When I was a kid a teacher asked me what color the sky was. I said gray with a purple tint. She said I was wrong, that it was blue but I could see out the classroom window differently -- it was an overcast day -- the visual proof was there. That’s one of many reasons I make my own observations and I don’t automatically accept what’s in books or comes from authority figures.

One day when I’ve got the energy I’ll write up my detailed and boring analysis of clouds. Till then I’ll tell you this: they’re pretty.

Sunday, February 04, 2007

The Simple Minded Sketcher

Note how the clipboard above has a number on it. That's how I keep track of them.

Writing this might actually lower the value of my little drawings. The reason is that it’s just too simple for words but I’ve still not spared you any.

Most of my drawings are done on 8.5X11 sheets of paper. I rarely use art paper. The paper I use now was chosen because it scans nicely. It’s Staple’s Heavyweight Printing Paper (acid free 97% white). I buy it by the ream.

I like drawing on loose sheets of paper. This way I can feel free to experiment and throw it away if it fails. I also like to file pictures by subject matter to return to later and you can’t do that with sketchbook drawings. When I travel I draw in a sketchbook and I photocopy those and file them by category.

Throughout the house I have clipboards loaded with paper and when I finish a drawing I move it to the back of the clipboard. Every so often I go through clipboards and pull out the sketches I like. I have a portable files with a few hundred unfinished drawings filed by subject matter. There’s a separate section for all of my Gnemo drawings that is also subdivided by Structures, Flora & Fauna, Landscapes, Scenes, People, Sculpture and so on.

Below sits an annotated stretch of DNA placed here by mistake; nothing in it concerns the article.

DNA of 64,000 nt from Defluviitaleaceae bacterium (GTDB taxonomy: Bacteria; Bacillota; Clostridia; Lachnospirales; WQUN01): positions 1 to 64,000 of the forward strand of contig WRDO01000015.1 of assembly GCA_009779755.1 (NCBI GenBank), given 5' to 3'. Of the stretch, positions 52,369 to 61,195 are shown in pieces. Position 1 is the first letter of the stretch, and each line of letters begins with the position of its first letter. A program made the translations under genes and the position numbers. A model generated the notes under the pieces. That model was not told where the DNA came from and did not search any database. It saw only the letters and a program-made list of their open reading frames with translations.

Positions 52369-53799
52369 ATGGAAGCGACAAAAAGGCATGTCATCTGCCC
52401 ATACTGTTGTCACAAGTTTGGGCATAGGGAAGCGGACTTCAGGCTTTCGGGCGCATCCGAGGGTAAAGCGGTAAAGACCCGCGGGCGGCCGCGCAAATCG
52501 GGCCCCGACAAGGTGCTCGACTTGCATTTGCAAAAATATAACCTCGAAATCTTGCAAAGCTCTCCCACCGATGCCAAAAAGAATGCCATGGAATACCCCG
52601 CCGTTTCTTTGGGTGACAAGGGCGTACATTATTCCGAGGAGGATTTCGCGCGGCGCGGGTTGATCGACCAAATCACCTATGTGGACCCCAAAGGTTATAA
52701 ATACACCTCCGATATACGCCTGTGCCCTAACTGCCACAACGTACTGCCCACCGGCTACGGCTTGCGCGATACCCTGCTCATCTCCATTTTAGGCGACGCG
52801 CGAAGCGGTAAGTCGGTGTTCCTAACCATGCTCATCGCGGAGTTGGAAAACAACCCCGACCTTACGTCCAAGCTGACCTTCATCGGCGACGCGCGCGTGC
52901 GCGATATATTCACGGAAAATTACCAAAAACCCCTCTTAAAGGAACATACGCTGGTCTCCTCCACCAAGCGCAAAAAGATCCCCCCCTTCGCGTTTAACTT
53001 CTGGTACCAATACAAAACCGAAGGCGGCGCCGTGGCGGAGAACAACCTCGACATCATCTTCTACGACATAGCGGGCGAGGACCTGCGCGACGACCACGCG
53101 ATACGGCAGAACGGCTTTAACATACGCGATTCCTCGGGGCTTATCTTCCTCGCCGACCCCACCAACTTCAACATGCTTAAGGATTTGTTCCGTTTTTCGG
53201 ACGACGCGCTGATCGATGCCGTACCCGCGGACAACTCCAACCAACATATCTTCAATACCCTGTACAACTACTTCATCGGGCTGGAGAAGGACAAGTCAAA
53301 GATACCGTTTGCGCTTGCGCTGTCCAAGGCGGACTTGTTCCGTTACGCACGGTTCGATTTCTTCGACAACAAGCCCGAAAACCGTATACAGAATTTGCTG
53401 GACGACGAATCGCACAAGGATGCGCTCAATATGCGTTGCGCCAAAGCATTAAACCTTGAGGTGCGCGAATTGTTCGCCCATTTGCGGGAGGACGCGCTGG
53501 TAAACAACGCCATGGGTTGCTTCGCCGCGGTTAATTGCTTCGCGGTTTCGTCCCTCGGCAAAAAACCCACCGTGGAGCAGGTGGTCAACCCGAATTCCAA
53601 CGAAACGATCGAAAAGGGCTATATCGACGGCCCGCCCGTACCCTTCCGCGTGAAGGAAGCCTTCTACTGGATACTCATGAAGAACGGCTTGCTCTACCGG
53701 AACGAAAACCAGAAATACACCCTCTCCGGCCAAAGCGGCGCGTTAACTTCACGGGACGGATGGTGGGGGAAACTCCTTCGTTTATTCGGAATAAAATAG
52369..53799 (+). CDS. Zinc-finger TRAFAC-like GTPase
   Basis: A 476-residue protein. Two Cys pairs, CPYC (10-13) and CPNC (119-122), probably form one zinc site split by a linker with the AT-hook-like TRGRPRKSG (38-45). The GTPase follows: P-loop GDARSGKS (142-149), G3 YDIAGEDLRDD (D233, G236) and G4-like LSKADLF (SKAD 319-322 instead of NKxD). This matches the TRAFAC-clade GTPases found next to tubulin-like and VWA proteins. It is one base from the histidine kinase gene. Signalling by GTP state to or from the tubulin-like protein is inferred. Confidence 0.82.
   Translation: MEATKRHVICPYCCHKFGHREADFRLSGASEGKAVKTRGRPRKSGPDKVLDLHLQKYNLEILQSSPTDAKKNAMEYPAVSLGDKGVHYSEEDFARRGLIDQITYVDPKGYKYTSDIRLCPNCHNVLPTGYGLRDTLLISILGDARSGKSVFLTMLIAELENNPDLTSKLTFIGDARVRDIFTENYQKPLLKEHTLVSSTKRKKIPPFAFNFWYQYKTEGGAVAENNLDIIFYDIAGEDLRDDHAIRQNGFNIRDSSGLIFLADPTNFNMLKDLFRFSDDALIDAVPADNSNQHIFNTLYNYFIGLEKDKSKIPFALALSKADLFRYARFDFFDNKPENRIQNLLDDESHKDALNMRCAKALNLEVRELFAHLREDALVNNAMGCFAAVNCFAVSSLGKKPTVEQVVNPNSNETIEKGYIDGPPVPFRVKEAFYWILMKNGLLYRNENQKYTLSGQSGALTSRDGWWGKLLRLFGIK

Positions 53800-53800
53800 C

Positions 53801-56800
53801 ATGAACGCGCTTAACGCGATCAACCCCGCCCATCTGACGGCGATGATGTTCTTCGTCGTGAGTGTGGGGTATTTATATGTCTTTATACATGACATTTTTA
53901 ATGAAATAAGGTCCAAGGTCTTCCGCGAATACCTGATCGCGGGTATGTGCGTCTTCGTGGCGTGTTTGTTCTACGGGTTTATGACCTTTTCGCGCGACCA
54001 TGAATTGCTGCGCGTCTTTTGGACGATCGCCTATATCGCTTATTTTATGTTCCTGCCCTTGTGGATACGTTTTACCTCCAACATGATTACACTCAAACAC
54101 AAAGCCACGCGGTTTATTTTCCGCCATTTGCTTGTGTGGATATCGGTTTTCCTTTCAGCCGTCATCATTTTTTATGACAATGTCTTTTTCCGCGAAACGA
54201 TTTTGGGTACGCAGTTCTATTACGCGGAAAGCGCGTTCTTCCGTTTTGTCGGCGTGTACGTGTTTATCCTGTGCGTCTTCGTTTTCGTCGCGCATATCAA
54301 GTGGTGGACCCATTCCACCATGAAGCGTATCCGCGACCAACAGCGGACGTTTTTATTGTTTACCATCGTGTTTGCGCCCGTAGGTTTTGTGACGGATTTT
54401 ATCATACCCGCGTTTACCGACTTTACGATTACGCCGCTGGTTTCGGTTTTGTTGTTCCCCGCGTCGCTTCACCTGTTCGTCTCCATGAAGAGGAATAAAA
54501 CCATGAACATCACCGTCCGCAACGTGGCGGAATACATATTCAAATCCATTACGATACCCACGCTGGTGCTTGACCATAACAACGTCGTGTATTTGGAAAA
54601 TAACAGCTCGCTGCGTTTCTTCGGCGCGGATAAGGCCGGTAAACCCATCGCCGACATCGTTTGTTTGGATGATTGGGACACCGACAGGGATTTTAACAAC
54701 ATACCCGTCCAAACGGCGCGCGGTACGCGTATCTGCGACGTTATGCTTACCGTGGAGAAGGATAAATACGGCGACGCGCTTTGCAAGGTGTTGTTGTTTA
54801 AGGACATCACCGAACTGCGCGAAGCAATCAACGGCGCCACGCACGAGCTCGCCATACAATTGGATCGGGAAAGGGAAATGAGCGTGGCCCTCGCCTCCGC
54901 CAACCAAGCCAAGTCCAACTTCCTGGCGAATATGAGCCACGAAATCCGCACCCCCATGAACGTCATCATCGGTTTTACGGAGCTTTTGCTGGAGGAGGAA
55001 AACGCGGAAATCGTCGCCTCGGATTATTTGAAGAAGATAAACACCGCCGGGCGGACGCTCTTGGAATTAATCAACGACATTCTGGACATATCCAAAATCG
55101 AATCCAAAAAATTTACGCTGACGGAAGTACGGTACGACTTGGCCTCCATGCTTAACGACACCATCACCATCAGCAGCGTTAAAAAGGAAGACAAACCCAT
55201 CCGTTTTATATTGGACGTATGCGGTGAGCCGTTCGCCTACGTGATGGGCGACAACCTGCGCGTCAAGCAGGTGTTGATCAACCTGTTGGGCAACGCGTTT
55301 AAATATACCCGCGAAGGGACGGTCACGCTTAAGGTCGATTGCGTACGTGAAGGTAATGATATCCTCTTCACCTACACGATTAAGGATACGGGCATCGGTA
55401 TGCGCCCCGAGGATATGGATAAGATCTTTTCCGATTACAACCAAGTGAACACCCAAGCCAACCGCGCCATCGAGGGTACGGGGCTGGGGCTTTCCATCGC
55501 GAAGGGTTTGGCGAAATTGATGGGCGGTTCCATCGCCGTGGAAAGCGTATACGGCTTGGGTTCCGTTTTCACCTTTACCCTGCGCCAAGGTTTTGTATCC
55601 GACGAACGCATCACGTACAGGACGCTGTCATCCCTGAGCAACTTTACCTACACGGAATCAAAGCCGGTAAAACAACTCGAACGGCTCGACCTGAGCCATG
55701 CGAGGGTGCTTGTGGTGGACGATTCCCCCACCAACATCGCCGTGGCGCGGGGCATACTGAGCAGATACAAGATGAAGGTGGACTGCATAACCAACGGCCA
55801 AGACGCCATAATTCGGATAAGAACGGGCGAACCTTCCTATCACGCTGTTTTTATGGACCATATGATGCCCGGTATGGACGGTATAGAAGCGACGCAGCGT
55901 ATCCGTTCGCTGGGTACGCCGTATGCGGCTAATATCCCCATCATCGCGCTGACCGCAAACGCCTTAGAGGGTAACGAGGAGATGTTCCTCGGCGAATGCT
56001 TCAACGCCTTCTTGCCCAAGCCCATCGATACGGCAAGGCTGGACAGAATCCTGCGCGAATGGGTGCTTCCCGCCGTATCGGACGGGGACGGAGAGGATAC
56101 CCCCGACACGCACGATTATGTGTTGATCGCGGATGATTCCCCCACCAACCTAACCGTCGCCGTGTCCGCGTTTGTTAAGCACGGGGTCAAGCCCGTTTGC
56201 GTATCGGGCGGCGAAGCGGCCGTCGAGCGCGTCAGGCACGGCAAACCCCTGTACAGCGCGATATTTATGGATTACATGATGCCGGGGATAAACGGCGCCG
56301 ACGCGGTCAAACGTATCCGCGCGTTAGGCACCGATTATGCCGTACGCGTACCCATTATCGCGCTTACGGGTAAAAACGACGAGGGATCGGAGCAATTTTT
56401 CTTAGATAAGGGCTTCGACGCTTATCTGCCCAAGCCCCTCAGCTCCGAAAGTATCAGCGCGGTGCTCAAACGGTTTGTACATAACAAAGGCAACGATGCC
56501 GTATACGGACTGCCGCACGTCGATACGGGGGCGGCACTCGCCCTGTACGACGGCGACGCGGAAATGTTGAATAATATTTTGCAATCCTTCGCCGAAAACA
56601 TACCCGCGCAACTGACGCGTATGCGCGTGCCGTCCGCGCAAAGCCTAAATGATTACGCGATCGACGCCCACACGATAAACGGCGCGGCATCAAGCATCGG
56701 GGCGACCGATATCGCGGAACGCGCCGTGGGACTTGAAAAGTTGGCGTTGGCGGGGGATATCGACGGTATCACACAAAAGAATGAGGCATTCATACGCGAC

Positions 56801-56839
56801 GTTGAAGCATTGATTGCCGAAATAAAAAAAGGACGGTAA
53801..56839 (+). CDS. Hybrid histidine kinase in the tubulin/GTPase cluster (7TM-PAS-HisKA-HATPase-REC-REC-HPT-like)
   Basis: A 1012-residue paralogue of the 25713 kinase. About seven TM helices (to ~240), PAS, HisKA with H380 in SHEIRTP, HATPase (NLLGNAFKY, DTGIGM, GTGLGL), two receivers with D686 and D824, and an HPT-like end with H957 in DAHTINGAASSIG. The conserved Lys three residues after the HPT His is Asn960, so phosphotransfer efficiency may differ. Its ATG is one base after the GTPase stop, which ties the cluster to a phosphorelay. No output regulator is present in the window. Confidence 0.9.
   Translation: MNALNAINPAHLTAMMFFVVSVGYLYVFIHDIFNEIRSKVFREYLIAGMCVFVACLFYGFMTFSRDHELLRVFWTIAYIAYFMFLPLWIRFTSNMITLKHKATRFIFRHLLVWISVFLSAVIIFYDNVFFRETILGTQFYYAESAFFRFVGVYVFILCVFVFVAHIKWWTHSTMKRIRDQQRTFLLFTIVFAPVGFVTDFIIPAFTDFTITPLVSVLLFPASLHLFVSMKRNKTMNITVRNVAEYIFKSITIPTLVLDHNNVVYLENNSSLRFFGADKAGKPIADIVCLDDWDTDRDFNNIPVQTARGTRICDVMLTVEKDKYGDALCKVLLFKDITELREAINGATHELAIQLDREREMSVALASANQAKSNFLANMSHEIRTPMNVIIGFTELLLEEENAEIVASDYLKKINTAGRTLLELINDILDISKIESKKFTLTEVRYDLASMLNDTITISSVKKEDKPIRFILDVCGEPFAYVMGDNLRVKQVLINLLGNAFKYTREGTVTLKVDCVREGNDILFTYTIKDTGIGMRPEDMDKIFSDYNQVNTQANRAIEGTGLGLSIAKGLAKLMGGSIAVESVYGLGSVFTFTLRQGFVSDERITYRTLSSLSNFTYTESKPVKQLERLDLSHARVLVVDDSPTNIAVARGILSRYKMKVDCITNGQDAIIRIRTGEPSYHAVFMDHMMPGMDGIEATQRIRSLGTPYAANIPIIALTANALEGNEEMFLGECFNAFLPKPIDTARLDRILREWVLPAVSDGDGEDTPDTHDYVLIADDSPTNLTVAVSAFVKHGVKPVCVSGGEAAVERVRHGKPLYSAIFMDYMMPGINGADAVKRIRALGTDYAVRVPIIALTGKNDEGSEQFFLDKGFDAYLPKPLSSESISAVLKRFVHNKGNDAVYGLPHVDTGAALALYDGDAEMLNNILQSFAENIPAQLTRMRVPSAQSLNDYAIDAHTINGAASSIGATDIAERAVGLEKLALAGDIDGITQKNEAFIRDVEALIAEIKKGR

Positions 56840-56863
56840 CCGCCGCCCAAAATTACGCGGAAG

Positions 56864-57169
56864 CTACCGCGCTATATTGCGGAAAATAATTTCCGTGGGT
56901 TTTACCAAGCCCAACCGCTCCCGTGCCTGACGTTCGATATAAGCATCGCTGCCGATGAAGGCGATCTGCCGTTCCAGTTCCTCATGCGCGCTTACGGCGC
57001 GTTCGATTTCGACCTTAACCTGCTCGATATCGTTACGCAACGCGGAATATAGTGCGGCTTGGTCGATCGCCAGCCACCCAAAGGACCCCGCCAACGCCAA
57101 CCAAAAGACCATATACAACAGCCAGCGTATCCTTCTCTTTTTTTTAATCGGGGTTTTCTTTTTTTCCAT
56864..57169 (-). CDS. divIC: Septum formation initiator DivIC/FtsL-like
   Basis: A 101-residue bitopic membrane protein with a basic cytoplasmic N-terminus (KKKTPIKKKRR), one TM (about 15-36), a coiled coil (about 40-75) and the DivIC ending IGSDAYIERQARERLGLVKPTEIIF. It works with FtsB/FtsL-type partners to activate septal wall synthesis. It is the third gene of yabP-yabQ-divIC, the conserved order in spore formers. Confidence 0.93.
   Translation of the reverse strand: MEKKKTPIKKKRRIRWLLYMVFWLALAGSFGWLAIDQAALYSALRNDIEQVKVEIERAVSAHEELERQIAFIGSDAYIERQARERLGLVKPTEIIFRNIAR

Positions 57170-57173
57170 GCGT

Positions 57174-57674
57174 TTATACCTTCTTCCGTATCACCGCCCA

More recently posted Gnemo drawings like the above are at: Gnemo's Sketchbook

(Here’s a fun hobby if you have a DVR, DVD player or digital freeze on your TV: Freeze facial expressions -- the kind that go by in a split second -- and draw them. I’ve got several pages of this stuff. It’s not something I usually refer back to but the memory of those drawings stay with me.)

I got into the habit of painting by day and drawing at night for concept jobs but I’m not doing them as much now. Almost all of my drawings these days are for my own entertainment but they’re also all plans for future paintings. Drawing for me is exploration. It’s simple relaxing way to try out a lot of ideas -- a test of merit.

There’s a bunch of stuff in my head clogging it up and this is my way of getting it out. I need to move around when I paint so I do that standing up but I like to sit when I draw. Here’s the thing you may find awful: I do a good portion of my drawing while I’m watching (listening to mostly) television. If I’m talking on the phone I’m usually drawing.

The above is a left over Christmas idea.

That’s my reasoning on my choice of paper and some of the psychology behind the process. Now pencils: I use five different pencils: a 4H, a 2B, a 6B, a .5 mm mechanical pencil with a 2B lead and a 2 mm lead holder with 6B lead. The last one I never sharpen. I just like the big blunt end. Typically I use all the wooden pencils on their flat edge to create broad areas and gradations. I like to roll the pencil around in my hand to make patterns and random textures. The .5 mm pencil is used to put in little sharp details. I’ll even create a bevel to it for a very sharp edge.